“I’m going to design the course for you. And I'm going to deliver the first one for you. The professor said, okay, here's a schedule and flight tickets, this is how much I can afford—which was like pennies, but you come and design it.
“You didn't need to consult anybody. The autonomy, [a drive] towards excellence, is amazing. And so that's what I did in the late 1990s.
“That was the first time that risk and derivatives were taught at IIM-A because it was the right thing to do.”
Sanjoy adds a story about his father who taught accounting.
“It's the most dreaded course in first year, first term, everyone hates accounting, including the chartered accountants. It’s taught in a different way at IIM-A than most people who learn accounting are taught. It’s taught through the case method.
“Smoky Valley Cafe is originally a Harvard Business School case and my dad had taught it for some 15 years.
“One early morning, at some 5 am, I saw him sitting with that case, and he had a yellow legal pad. He was making extensive notes about past things that had happened in the classroom and what additional insights he could add to it—after having taught it for 15 years.
“That says something about a commitment to teaching and achieving excellence, which I don't see people doing right now.”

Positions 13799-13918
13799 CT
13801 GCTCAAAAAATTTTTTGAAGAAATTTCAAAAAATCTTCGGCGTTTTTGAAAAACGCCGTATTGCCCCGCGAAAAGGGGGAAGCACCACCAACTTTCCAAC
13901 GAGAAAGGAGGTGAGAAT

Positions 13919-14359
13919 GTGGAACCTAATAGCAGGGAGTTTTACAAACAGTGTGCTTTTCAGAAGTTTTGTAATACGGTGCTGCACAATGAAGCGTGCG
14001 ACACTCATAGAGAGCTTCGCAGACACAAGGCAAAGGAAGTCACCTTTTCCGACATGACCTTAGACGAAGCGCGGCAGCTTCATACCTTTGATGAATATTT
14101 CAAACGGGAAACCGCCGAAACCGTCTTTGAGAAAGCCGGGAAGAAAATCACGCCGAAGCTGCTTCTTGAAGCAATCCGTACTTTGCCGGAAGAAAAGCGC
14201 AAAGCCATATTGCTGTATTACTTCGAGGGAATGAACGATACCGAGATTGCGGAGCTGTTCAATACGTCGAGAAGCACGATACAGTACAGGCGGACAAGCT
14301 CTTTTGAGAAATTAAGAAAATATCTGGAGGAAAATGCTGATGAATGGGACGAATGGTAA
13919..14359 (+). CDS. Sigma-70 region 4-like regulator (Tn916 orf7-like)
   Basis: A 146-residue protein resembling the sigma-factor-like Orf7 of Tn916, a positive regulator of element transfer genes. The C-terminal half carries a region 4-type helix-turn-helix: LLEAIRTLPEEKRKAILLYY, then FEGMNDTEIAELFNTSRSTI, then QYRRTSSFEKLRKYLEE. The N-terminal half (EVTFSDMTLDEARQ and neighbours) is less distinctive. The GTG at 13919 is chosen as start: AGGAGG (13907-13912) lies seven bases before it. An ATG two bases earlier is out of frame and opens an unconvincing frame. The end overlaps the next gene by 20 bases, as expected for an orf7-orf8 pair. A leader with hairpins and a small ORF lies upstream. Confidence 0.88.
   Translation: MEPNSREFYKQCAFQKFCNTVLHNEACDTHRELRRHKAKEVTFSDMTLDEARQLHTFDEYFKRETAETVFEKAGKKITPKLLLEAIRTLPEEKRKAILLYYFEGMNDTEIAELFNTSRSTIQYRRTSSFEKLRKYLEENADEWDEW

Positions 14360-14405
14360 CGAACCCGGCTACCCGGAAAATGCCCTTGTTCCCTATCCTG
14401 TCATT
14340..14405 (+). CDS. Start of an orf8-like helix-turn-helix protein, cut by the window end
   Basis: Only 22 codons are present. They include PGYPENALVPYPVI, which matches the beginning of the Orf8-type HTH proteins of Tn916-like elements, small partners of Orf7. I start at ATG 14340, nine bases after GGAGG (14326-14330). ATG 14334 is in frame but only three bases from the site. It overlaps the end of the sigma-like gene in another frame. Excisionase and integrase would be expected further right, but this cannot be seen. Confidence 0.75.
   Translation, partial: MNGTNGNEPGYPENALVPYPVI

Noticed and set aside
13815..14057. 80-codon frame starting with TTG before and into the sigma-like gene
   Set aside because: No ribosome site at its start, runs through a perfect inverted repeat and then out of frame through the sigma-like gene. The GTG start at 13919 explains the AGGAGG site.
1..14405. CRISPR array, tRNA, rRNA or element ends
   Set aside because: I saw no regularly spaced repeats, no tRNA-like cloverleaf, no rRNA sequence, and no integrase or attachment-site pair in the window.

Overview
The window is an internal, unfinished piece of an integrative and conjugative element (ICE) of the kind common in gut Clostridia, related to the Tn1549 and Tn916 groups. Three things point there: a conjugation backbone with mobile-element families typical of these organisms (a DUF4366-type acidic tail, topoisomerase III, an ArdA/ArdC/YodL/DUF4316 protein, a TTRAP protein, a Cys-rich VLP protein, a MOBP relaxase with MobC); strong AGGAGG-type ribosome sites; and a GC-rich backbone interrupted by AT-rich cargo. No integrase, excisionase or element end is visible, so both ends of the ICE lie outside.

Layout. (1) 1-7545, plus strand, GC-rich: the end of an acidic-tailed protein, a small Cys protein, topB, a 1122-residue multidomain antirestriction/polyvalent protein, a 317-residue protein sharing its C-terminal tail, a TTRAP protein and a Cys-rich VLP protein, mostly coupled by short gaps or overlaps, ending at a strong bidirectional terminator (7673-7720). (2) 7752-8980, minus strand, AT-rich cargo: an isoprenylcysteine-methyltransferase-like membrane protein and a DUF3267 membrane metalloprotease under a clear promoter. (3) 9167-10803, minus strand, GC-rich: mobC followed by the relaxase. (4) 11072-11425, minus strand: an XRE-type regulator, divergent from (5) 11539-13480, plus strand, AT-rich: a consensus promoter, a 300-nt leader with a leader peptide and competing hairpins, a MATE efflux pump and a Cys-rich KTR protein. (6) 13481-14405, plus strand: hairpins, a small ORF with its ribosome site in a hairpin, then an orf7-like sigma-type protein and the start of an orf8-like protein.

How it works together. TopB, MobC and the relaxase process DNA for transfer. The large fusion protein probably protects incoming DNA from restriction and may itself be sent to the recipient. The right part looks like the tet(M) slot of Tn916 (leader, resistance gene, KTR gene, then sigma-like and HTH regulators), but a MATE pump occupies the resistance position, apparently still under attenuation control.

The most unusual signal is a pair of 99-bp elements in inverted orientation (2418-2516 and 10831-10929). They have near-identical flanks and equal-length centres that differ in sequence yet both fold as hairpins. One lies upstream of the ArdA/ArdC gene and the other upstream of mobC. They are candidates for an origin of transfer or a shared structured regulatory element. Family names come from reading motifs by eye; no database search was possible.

#5. Push for the right faculty and resources
Then there’s the story about how Satish Dhawan built up IISc with a single-minded focus on recruiting faculty and how Homi Bhabha got land near the naval base in Mumbai for TIFR.
As senior science journalist Hari tells it, Satish Dhawan used to meet the person he wanted to bring in and offer them a job on the spot. “I’ve heard that he recruited 71 people in just one year.”
“Professor N (Balki) Balakrishnan, who later became associate director of IISc, had finished his PhD and was going abroad for a postdoctoral fellowship. When Dhawan heard this, he met him and said ‘When you go abroad, you will be a screwdriver and someone else will turn the screw. You should stay and join the faculty.’ So Balki said ‘Look, I need some time. How much time do I have?’ And Dhawan said ‘How about 20 seconds?’”
Ashok Misra too emphasises that during his tenure at IIT-Bombay, and of course, Prof Kelkar at IIT Kanpur, “we did a lot of work to attract bright young faculty members. And then you have to change the system of making them an offer while you are on the run.